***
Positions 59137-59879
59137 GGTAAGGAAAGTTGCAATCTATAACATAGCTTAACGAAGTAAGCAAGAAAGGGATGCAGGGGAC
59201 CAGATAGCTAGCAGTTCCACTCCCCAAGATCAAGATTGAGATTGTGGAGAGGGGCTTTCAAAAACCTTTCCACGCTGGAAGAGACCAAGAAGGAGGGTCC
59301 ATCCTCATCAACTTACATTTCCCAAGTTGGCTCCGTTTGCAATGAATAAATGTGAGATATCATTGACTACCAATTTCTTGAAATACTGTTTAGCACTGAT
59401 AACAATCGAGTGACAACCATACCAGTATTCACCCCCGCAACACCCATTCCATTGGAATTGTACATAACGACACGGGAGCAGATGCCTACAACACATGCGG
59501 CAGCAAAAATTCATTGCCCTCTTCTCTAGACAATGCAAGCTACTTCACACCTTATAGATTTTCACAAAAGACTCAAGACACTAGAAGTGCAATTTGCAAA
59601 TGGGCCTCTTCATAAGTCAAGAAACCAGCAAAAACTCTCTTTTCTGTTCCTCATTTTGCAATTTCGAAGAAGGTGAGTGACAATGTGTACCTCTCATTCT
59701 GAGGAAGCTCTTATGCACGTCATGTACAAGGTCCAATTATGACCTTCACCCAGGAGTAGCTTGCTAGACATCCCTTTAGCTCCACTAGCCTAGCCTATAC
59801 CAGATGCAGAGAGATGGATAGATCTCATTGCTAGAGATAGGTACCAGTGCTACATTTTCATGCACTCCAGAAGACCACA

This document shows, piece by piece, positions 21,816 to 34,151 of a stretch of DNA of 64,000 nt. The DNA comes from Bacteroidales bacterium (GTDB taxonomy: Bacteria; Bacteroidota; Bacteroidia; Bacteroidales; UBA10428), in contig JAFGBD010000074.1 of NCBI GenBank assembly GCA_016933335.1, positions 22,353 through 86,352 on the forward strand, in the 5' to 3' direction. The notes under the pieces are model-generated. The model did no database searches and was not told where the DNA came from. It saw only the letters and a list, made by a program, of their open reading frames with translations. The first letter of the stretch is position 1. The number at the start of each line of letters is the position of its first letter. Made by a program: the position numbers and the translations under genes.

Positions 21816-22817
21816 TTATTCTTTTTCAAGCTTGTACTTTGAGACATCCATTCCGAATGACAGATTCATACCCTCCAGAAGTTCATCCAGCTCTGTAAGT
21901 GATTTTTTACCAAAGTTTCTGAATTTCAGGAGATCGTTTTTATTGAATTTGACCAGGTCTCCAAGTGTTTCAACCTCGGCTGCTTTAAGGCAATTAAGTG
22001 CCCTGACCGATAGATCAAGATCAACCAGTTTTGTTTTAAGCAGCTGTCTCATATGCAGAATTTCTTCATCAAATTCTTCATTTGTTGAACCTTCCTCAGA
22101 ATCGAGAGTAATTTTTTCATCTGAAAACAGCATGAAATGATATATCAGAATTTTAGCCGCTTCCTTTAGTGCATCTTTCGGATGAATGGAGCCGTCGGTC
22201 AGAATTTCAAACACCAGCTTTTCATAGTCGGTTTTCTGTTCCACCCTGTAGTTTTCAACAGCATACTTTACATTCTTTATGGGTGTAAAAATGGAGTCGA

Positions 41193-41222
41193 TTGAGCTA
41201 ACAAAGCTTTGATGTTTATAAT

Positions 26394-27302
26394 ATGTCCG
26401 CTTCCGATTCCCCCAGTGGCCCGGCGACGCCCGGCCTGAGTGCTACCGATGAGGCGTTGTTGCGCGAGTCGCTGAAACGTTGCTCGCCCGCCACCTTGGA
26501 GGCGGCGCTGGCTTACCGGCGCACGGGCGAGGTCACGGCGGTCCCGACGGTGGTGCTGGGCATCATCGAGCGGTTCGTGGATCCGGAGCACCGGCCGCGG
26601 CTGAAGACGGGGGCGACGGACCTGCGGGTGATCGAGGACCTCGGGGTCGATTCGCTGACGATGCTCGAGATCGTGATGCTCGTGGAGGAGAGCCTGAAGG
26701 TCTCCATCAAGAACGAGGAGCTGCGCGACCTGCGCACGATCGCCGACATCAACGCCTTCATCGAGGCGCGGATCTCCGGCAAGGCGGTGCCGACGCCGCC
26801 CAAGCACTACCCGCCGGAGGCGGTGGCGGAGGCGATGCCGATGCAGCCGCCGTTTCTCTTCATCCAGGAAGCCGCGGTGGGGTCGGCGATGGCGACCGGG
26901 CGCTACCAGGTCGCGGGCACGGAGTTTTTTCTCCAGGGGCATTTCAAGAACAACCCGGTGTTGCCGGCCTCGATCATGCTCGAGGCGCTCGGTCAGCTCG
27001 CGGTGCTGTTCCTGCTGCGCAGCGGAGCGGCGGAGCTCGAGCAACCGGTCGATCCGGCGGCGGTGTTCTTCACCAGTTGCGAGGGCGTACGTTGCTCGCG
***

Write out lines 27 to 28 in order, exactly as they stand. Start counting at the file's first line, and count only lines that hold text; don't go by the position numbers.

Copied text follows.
26901 CGCTACCAGGTCGCGGGCACGGAGTTTTTTCTCCAGGGGCATTTCAAGAACAACCCGGTGTTGCCGGCCTCGATCATGCTCGAGGCGCTCGGTCAGCTCG
27001 CGGTGCTGTTCCTGCTGCGCAGCGGAGCGGCGGAGCTCGAGCAACCGGTCGATCCGGCGGCGGTGTTCTTCACCAGTTGCGAGGGCGTACGTTGCTCGCG